During the workshops, citizens became aware of, and interested in, climate change, both mitigation and adaptation opportunities. Rural communities, which are highly dependent on agriculture and forestry, proposed numerous mitigation options tailored to local circumstances. Most of these proposals were included in the INDC and in national policy initiatives.
These regional workshops were hugely important in the Gambia’s INDC preparation process: citizens benefitted from being included in an important decision-making process that will impact their livelihoods, and the consultations helped to create sustained links between climate actions and local development. The result was not only an improved INDC, with ambitious and informed emissions-reduction pathways, but also support for necessary local developments.
Case study 3. Pakistan: developing renewable energy solutions with the private sector
Sialkot, a small city in Pakistan’s prosperous Punjab province, has emerged as a national growth engine, but its industrial productivity is severely restricted by the country’s power shortages. An assessment funded by CDKN looked into the feasibility of using the Nationally Appropriate Mitigation Action (NAMA) approach to support renewable energy for Sialkot’s industry.
Private-sector engagement: Buy-in and active support from the Sialkot Chamber of Commerce and Industry led to a good response from private sector stakeholders. During 2015, more than 100 Sialkot industrialists participated in workshops to analyse their energy demands, the distribution among differently sized companies and the renewable energy options available, along with the associated costs, savings potential and emissions reductions. They also identified potential barriers, based on their experience of introducing new technology to the city.
Bridging the private and public sector: The high level of participation from private sector entities was attributed to the involvement of a local champion, who was connected into conversations with industry and helped to raise awareness of the opportunity. Following this assessment, the final NAMA development is now under way, with project partners testing solutions that can help to bridge the entrepreneurial spirit of Sialkot’s private sector with the public sector to address a national priority. 33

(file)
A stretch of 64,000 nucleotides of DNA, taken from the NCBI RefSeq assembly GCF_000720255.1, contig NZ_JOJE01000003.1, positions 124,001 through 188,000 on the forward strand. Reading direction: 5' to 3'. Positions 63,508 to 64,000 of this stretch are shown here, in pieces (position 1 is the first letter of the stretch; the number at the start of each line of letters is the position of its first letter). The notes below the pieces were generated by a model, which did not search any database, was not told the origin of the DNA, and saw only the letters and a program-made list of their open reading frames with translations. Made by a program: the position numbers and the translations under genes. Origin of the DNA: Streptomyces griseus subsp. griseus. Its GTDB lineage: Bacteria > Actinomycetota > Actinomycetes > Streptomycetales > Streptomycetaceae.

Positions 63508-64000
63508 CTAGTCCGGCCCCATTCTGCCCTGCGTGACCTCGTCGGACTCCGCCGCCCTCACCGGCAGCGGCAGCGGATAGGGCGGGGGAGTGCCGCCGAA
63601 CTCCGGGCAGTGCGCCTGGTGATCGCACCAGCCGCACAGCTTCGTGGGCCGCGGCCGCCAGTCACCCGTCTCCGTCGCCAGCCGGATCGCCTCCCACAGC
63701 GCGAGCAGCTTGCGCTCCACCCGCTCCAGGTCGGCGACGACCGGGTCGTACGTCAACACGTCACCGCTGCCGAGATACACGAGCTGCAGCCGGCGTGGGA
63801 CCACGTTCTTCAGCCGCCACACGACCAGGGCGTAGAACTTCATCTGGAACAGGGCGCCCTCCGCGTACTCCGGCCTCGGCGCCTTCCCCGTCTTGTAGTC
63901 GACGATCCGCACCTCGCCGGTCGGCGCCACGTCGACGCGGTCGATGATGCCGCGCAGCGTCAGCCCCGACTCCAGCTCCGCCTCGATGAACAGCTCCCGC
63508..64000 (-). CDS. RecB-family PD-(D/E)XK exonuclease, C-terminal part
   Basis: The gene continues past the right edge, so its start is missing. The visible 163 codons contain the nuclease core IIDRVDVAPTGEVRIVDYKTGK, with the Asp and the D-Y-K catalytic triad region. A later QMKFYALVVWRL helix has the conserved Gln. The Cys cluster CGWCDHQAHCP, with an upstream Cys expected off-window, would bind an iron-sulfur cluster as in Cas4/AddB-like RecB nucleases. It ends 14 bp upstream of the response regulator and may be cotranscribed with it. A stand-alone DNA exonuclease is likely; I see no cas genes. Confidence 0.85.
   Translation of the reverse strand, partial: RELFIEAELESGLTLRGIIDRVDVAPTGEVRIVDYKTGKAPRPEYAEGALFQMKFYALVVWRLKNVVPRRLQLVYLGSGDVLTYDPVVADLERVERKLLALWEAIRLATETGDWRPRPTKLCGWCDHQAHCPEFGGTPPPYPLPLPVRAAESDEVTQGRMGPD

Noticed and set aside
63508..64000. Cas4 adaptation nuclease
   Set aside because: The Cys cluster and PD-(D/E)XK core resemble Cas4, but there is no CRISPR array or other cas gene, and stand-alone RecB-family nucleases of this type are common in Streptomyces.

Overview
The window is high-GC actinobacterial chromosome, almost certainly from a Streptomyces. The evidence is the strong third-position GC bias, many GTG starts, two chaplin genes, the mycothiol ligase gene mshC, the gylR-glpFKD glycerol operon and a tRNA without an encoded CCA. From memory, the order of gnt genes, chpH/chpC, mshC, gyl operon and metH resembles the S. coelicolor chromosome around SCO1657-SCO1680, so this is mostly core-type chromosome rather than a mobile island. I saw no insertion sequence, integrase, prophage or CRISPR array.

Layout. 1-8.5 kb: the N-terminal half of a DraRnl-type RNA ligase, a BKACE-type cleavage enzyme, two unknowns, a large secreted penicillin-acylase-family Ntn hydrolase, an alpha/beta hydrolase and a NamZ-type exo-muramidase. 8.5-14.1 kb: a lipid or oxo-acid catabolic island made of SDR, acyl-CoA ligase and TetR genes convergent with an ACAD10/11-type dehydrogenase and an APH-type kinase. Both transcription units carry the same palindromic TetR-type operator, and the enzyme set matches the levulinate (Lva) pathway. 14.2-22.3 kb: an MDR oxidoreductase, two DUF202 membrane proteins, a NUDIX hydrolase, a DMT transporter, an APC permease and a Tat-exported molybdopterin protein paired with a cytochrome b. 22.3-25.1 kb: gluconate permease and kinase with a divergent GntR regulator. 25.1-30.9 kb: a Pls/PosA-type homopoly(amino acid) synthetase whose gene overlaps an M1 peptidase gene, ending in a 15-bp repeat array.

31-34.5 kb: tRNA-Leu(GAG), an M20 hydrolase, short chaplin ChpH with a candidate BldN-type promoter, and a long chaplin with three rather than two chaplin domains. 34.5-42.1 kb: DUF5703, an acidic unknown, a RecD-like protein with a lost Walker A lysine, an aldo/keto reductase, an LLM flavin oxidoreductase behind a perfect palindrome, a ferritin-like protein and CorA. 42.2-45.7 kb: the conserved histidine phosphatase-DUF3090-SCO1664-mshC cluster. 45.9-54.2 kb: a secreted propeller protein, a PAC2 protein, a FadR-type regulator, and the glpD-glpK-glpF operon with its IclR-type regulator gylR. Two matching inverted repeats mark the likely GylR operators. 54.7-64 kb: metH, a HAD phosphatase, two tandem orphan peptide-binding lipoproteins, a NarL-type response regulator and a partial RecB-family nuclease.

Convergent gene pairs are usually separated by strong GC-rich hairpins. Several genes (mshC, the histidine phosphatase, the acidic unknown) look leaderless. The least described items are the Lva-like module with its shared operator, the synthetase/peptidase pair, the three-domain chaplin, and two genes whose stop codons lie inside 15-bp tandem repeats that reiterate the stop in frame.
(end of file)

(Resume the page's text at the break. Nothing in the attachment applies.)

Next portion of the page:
Case study 4. Cambodia: gender-responsive mitigation in the forestry sector
In rural Cambodia approximately 40% of households obtain up to half of their livelihood from forests, and 80% of rural women collect non-timber forest products for household consumption and sale. The formation of the Gender Group in 2014 has helped to ensure a more gender-equitable approach to reducing emissions from deforestation and forest degradation (REDD+) 34 in the country, while also supporting adaptation and development benefits for the most vulnerable people.
Participatory and inclusive planning: Women are often under-represented in the forestry sector, in community forest management committees, and in decision-making generally. Cambodia’s REDD+ roadmap (2010) 35 did not originally include women as key stakeholders in the consultation process, but the Gender Group is a good example of why women’s participation in the development of national REDD+ policies and plans is important.
Awareness raising and stakeholder engagement: The Gender Group has raised awareness of gender equality and women’s empowerment among government and non-government stakeholders.
Integrated approaches to implementation: The Gender Group has also been instrumental in advising on how the national REDD+ strategy could deliver gender equity, enabling the development of implementation guidelines for achieving development–adaptation–mitigation co-benefits in an integrated way. 36
Case study 5. Colombia: establishing a national climate change system
The Government of Colombia is pursuing two complementary climate-related goals: i) the implementation of the NDC, driven by the Ministry of Environment; and ii) the development of the Green Growth Policy, led by the National Planning Department and required as part of the Organisation for Economic Co-operation and Development’s membership process. A national climate change system has been created to bring together national and international actors; previously there were few links to coordinate action on climate change, including the implementation of sector-specific plans. 37